Beware the Tomato Leaf Miner

Tomato Leaf Miner:  
Life stages and damage

Tomato Leaf Miner: Life stages and damage

The Tomato Leaf Miner, Tuta absoluta, is a pest of tomatoes. It is native to South America where it feeds on tomatoes and other plants in the potato family (Solanaceae). Prior to 2006, this pest was confined to South America. In 2006, it was reported in Spain and soon spread across Europe and into Sub-Saharan Africa.

The Tomato Leaf Miner is the caterpillar of a Gelechiid moth. The caterpillar tunnels and feeds in mines between the upper and lower surfaces of tomato leaves. Larger caterpillars burrow into stems and green tomato fruits. Uncontrolled outbreaks of Tomato Leaf Miner can devastate a tomato crop and reduce yield to zero. Understandably tomato growers want to keep this pest out of the United States.

Actions to prevent this pest from invading the US may change some marketing practices. Vine ripe tomatoes have become popular with consumers and are packaged with portions of the vine attached. These can be produced in the US in summer, but in the off season, fresh tomatoes are imported. However, importing tomatoes with any green stems or leaves attached from areas with tomato leaf miner carries a high risk of introducing tomato leaf miners that may be living those plant parts. One step of prevention would be to impose strict regulations such as a ban on import of tomatoes with stems and leaves and enhanced inspections of tomatoes.

Pheromone traps based on the pheromone of the female are useful for detecting populations of adults. Monitoring traps can give early warning that the pest has invaded. However, pest populations often escape detection until they reach a large size. Then, it may be too late for local quarantines and eradication to be effective. It is important for those growing tomatoes to recognize the insect, its damage and vigilantly report it. The Tomato Leaf Miner can be managed to reduce the damage, but management adds additional costs. The best management practice is to prevent entry to the United States.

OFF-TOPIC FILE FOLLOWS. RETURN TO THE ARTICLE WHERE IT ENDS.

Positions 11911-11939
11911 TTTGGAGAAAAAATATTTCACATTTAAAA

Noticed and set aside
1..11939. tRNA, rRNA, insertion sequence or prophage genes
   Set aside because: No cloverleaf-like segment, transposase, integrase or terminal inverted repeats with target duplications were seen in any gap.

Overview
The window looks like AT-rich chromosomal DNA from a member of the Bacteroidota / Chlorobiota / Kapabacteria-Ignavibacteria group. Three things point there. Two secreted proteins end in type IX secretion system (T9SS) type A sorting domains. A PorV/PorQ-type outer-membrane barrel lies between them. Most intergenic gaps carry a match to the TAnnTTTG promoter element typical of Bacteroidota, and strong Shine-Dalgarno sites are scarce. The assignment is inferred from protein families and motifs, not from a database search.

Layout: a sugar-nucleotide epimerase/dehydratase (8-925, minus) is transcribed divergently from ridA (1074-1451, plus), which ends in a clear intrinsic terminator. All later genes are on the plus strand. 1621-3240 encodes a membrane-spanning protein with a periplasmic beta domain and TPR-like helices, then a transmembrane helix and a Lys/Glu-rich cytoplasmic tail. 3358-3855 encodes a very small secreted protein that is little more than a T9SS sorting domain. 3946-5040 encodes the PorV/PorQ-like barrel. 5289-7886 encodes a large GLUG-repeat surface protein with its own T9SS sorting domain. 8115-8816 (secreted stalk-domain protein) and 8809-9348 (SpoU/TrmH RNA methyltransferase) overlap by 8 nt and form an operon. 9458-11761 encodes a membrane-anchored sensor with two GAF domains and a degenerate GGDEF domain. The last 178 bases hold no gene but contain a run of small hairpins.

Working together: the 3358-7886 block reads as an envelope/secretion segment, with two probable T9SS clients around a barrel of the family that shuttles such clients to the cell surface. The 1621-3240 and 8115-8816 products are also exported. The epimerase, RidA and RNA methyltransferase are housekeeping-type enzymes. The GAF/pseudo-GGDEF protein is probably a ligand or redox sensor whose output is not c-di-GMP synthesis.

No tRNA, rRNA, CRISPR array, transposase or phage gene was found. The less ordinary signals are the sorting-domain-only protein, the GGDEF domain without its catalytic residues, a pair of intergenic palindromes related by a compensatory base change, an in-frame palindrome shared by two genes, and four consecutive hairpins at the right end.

About jjneal

Jonathan Neal is an Associate Professor of Entomology at Purdue University and author of the textbook, Living With Insects (2010). This blog is a forum to communicate about the intersection of insects with people and policy. This is a personal blog. The opinions and materials posted here are those of the author and are in no way connected with those of my employer.
This entry was posted in by jjneal, Invasive Species, Pest Management, Policy. Bookmark the permalink.

One Response to Beware the Tomato Leaf Miner

  1. Charles says:

    Exactly, you are right. We should keep a check on these types of pest via pest control techniques.

Leave a Reply

Fill in your details below or click an icon to log in:

WordPress.com Logo

You are commenting using your WordPress.com account. Log Out / Change )

Twitter picture

You are commenting using your Twitter account. Log Out / Change )

Facebook photo

You are commenting using your Facebook account. Log Out / Change )

Google+ photo

You are commenting using your Google+ account. Log Out / Change )

Connecting to %s